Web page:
Built-in Reveal

9

January 28, 2013 by stpaulhaus

Last time we left off here, with the dining room built-in half complete with the trim in place and primed.

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I had a little wallpaper left from the kitchen cabinets and the half bathroom.  I wanted to continue the flow between kitchen and the dining room.  From the beginning I picked colors that complement each other for the walls and I thought the wallpaper would be nice to really tie these rooms together.  Before putting up the wallpaper, I used Shields wallpaper primer.  This stuff is great.  It not only primes the walls and gets them ready for proper adhesion, but it also makes it 100 times easier to remove the wallpaper if you ever decide to change your mind in the future.  I am aware that the next owner of our home may not have the same love for damask wallpaper as I do.

This wallpaper was really easy to work with. It already had the adhesive on the back (some wallpapers come without it and you have to roll it on), so it just needed to be soaked in warm water for a minute. After it was completely soaked, I gently folded it in half loosely (stick sides together) to activate the adhesives for about 5 minutes. I then unfolded it and stuck it in place while smoothing out an air bubbles with a wet sponge.

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After the wallpaper was up, we moved the electricals up a couple of inches to make room for the cabinet underneath. We went with a matching cabinet to the window seats–15in x 30in unfinished oak cabinet from Menards.

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I came across some “Cherry” laminate shelving at Menards, and I decided that it would be a less costly alternative to the oak boards I was planning on using–approximately 5x cheaper. Yusss. Yes, a dark stained oak would be nice here, but if you recall, we have decided that we needed to rethink our plan in here a little and not put 1 billion dollars into a dining room.

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I bought one 8ft shelf and cut it down into  shelves.  We do not have proper saws to really do this well, but we did get the job done with a jig saw. I’m would recommend using a circular saw with a high tooth blade for these. I did measure and make everything out on some masking tape. The tape is supposed to decrease the amount of chipping on edges of the laminate.  I made a guard out of a scrap piece of trim and some clamps to make sure they came out straight–it started off good, but I didn’t make the clamps tight enough and I ended up going a little off course. Oops. All was well though and the piece was saved without harm. Because we used a jig saw the edges was a little more chippy (is that a word?) than I would have liked, but overall they turned out very well.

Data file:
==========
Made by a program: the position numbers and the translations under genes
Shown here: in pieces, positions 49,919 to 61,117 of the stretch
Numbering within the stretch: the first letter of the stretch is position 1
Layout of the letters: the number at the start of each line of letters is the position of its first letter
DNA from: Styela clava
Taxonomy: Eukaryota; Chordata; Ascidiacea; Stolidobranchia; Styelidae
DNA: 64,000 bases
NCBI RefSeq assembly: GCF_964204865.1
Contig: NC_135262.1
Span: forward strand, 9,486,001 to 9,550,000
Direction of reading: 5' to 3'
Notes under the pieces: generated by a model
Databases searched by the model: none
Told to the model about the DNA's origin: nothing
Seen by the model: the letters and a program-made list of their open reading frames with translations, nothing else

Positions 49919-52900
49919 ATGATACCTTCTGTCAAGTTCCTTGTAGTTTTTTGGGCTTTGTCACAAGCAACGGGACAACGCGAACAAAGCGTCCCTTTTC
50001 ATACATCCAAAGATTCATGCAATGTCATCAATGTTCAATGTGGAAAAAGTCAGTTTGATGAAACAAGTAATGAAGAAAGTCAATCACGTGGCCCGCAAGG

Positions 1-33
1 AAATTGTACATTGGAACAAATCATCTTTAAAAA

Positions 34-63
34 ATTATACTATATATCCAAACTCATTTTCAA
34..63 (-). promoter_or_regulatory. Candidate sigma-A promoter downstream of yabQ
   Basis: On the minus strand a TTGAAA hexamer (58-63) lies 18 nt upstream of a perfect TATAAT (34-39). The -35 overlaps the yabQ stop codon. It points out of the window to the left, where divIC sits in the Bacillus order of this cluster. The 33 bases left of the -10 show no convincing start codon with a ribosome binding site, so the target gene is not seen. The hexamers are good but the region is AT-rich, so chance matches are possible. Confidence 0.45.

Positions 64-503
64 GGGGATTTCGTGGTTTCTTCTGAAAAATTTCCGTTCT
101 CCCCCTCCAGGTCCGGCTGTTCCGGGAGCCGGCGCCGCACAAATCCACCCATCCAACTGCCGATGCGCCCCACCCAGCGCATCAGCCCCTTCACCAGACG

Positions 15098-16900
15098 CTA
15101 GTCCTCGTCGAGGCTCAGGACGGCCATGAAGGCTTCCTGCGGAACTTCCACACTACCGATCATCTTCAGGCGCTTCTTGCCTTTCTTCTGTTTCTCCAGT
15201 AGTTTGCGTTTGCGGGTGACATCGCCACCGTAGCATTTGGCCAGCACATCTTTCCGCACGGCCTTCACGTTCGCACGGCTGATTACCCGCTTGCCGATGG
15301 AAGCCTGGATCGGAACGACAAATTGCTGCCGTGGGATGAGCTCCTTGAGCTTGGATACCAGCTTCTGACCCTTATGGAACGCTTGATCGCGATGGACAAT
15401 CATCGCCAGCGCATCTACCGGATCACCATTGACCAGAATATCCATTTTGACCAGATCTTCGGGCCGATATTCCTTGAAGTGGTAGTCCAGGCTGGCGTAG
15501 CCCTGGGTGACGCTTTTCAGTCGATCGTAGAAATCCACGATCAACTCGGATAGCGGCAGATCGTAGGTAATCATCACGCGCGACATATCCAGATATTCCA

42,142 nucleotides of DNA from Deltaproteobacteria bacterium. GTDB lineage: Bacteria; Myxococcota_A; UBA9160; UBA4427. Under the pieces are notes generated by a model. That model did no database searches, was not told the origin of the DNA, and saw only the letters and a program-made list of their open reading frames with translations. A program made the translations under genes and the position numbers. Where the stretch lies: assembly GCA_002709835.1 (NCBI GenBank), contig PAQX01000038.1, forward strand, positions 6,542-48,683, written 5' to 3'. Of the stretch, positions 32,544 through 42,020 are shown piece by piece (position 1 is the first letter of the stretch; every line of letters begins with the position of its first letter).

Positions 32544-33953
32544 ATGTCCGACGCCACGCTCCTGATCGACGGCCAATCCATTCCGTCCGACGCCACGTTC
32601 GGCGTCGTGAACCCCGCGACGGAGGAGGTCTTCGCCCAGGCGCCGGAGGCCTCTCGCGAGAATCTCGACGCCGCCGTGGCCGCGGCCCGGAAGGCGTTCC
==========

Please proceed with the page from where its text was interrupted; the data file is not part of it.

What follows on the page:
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This stuff is not the most scratch resistant material in the world, but I am not too worried about scratches in this application as I am not going to be taking things on and off of these shelves very often. I would definitely recommend something a little more resilient for storing tools, craft supplies, etc. DSC_0377

I screwed the cabinet down in a few places, making sure it was level. DSC_0378 DSC_0380

Once the cabinet was in place I caulked all the edges for a seamless look. I then put on a coat of primer and 2 coats of semi-gloss paint over everything. I removed the doors for easier painting. I used a good quality brush, but I have seen people get pretty good results with sprayers and rollers.  I don’t like to use rollers for cabinets, because they can sometimes leave a weird texture that I don’t like. If you are precise and use a good quality brush you can virtually eliminate any brush strokes. If you are very concerned and want an absolutely smooth finish, then I would say go for a sprayed finish. I might try using a roller on the window seats and see how that goes.  Do not forget to sand the cabinets smooth and remove all dust prior to priming–sometimes I even do a light sanding after the primer in a couple places where I can see/feel rough spots.  Do not give in to the urge to skip some of these less fun, but necessary steps, or you will not be happy with the final product.DSC_0384